Awenda Provincial Park
This park has 31 km of trails, camping for RVs and tents, 17 km of backcountry ski trails in the winter and an interior lake for canoeing and fishing.
Smallmouth bass, northern pike, walleye and panfish are common in the waters between Awenda and Giant’s Tomb Island. In Kettle’s Lake, bass and panfish are available.
Bayview Escarpment Provincial Nature Reserve
Georgian Bay is within view of this nature reserve, which features crevice caves and other geological features typical of an escarpment.
Bruce Peninsula National Park
The Bruce Peninsula National Park is a beautiful park with dramatic cliffs, gorgeous waters, camping and Singing Sands Beach. It is a very popular park during the summer. If you like to fish, this area gives anglers quick access to very good fishing for salmon and trout in Georgian Bay and Lake Huron.
Chutes Provincial Park
Chutes Provincial Park offers a quiet campground, a 6 km hiking trail with great views of scenic waterfalls and it is close to some very good fishing. Anglers fish the Aux Sables River north of the park and on the Spanish River. In the fall, salmon run up the Aux Sables River to spawn below the main waterfall. In the Spanish River and out on the Georgian Bay, anglers catch walleye, northern pike, muskie, largemouth bass, smallmouth bass and panfish.
French River Provincial Park
The French River runs for 105 km from Lake Nipissing to Georgian Bay. Along the way, there are interconnected lakes, gorges and rapids with beautiful scenery and awesome fishing. There is a visitor centre with barrier-free access. Most people that come here to fish will do so through private lodges and marinas. We have more information on our French River Fishing page.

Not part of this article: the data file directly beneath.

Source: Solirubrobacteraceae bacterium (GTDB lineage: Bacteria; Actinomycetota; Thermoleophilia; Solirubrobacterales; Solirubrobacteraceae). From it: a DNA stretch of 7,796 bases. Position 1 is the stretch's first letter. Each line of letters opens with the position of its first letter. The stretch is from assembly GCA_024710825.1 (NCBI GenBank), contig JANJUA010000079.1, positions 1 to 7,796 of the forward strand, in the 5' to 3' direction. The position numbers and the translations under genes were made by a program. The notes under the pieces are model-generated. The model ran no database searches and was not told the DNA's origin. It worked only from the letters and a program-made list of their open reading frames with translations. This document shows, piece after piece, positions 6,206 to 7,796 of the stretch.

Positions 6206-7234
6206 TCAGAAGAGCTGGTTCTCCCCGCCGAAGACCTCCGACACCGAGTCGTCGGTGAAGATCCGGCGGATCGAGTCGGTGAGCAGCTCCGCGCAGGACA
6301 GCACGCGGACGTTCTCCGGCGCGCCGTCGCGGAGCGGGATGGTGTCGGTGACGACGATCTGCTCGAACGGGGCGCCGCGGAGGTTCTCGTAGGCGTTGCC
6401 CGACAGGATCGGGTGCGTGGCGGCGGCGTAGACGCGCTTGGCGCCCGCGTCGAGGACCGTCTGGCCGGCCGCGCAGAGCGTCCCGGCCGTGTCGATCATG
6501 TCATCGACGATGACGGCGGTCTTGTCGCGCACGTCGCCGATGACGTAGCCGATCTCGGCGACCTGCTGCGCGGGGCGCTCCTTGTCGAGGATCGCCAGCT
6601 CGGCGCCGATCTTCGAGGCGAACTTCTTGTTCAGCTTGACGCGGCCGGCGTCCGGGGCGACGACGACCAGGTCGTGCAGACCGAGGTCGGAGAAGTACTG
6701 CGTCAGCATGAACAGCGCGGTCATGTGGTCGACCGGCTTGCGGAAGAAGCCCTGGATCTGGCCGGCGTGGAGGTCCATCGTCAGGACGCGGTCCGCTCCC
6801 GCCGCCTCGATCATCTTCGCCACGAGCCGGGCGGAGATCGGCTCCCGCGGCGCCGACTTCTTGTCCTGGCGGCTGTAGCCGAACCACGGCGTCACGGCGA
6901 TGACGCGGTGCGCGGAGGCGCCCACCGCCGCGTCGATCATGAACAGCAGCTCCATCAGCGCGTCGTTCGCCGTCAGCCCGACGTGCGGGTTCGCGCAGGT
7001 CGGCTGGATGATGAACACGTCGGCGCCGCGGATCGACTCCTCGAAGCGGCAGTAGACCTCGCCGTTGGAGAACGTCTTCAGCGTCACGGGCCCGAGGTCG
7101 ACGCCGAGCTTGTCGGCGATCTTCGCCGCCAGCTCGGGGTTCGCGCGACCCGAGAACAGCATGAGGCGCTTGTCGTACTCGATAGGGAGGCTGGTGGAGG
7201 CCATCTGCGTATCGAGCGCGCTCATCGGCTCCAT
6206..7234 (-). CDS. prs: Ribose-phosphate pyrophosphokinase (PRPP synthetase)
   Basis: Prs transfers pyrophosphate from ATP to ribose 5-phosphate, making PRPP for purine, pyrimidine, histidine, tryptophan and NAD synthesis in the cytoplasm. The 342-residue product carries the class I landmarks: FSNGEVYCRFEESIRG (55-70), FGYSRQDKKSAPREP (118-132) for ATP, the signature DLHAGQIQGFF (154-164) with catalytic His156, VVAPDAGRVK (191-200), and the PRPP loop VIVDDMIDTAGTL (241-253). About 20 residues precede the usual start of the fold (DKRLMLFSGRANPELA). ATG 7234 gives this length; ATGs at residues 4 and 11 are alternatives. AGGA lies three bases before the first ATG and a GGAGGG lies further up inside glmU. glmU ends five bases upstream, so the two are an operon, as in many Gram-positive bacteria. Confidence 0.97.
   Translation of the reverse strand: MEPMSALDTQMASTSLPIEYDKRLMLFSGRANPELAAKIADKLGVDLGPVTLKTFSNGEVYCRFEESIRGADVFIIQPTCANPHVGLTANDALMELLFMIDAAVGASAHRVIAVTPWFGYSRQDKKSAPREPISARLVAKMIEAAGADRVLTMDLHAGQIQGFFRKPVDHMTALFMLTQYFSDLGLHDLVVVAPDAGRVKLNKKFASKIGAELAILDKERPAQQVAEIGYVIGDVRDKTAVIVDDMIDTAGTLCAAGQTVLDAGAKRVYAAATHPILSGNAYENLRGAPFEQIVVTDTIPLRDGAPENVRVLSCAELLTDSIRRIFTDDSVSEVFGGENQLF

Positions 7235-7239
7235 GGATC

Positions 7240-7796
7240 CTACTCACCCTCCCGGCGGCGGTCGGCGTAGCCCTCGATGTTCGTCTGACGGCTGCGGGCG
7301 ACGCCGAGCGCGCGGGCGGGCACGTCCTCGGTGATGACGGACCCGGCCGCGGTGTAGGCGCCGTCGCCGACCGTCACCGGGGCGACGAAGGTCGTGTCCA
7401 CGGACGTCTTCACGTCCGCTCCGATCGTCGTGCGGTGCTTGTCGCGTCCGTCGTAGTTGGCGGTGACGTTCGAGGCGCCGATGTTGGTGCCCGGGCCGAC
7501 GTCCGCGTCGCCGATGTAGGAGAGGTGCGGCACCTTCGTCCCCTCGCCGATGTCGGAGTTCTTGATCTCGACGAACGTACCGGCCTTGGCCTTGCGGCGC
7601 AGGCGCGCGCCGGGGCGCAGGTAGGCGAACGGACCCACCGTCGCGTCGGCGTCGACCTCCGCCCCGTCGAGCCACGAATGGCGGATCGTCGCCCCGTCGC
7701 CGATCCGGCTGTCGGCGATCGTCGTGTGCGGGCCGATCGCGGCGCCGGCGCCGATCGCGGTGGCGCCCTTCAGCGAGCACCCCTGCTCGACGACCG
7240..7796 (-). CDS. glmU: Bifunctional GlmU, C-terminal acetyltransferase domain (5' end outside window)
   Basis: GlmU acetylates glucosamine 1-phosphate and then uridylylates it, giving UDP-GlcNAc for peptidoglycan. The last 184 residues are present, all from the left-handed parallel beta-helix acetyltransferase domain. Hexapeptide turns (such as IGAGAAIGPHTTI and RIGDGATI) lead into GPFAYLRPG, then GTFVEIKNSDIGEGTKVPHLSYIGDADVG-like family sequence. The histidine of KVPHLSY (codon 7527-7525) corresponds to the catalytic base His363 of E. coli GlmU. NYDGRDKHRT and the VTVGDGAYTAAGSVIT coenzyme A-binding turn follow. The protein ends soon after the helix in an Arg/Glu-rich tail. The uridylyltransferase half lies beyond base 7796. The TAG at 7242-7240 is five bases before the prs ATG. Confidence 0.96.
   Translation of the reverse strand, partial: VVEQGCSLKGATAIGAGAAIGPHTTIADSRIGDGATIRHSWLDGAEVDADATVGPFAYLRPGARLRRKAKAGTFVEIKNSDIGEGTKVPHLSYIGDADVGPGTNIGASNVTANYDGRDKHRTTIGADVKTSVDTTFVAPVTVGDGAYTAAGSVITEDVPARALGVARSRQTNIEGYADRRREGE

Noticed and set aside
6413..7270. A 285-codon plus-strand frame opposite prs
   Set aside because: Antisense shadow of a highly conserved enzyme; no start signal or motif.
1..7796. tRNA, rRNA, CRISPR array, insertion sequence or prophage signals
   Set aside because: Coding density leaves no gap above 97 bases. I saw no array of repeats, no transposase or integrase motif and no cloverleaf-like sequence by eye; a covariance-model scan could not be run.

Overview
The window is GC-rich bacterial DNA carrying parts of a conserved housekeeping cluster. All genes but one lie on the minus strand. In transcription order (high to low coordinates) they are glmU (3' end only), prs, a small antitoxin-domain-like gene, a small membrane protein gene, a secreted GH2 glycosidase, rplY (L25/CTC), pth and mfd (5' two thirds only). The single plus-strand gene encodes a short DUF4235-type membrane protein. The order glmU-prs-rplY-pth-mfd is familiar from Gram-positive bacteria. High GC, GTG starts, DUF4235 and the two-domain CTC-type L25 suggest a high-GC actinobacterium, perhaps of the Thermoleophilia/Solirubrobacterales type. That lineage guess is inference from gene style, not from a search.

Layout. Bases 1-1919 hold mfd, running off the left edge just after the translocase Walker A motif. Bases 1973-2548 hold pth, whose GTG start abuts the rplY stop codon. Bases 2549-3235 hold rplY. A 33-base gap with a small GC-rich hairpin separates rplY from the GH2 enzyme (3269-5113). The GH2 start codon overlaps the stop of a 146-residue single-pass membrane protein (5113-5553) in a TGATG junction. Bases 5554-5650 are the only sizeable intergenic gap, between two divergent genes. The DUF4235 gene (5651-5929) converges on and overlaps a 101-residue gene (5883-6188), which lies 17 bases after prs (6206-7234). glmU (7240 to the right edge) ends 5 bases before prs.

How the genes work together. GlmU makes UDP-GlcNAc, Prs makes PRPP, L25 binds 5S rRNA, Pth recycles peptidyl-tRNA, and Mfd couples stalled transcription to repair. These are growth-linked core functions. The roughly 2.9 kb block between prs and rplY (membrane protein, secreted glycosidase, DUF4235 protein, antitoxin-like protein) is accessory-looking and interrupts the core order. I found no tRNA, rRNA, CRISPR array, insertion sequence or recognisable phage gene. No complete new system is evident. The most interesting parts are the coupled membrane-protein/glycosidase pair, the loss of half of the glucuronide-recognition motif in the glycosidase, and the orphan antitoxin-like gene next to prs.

Georgian Bay Islands National Park
The Georgian Bay Islands are home to the world’s largest freshwater archipelago, which means a cluster of islands. In the state park you have access to wooded trails, camping, waterfront cabins, some awesome sightseeing opportunities and some excellent fishing too.
In the summer you can enjoy the park by taking the Day Tripper from Honey Harbour to the main island. Many people come here to bike and camp.
Grundy Lake Provincial Park
This state park is close to Georgian Bay and it offer visitors a variety of things to do. You can camp here with an RV, tent or even on backcountry canoe-in sites. You have hiking trails, great beaches and many lakes that are great for canoeing, kayaking and fishing.
The numerous lakes here offer good fishing for northern pike, bass, walleye and crappie. You are also just a short drive away from Pickerel River, the French River and Georgian Bay.
Killarney Provincial Park
Killarney Provincial Park is a huge park that covers 645 square kilometers. This wilderness area features pink granite along the Georgian Bay Coast, white quartzite ridges of the La Cloche Mountains and over 50 beautiful lakes with clear water. Many people come here to explore the numerous lake by canoeing or kayaking. Many of Killarney’s lakes are fish sanctuaries, however, there are some excellent fishing opportunities here too. Most of the lakes have good bass fishing for largemouth bass or smallmouth bass or both. Northern pike are in most of the lakes and lake trout fishing is open in a few of the lakes too.
Killbear Provincial Park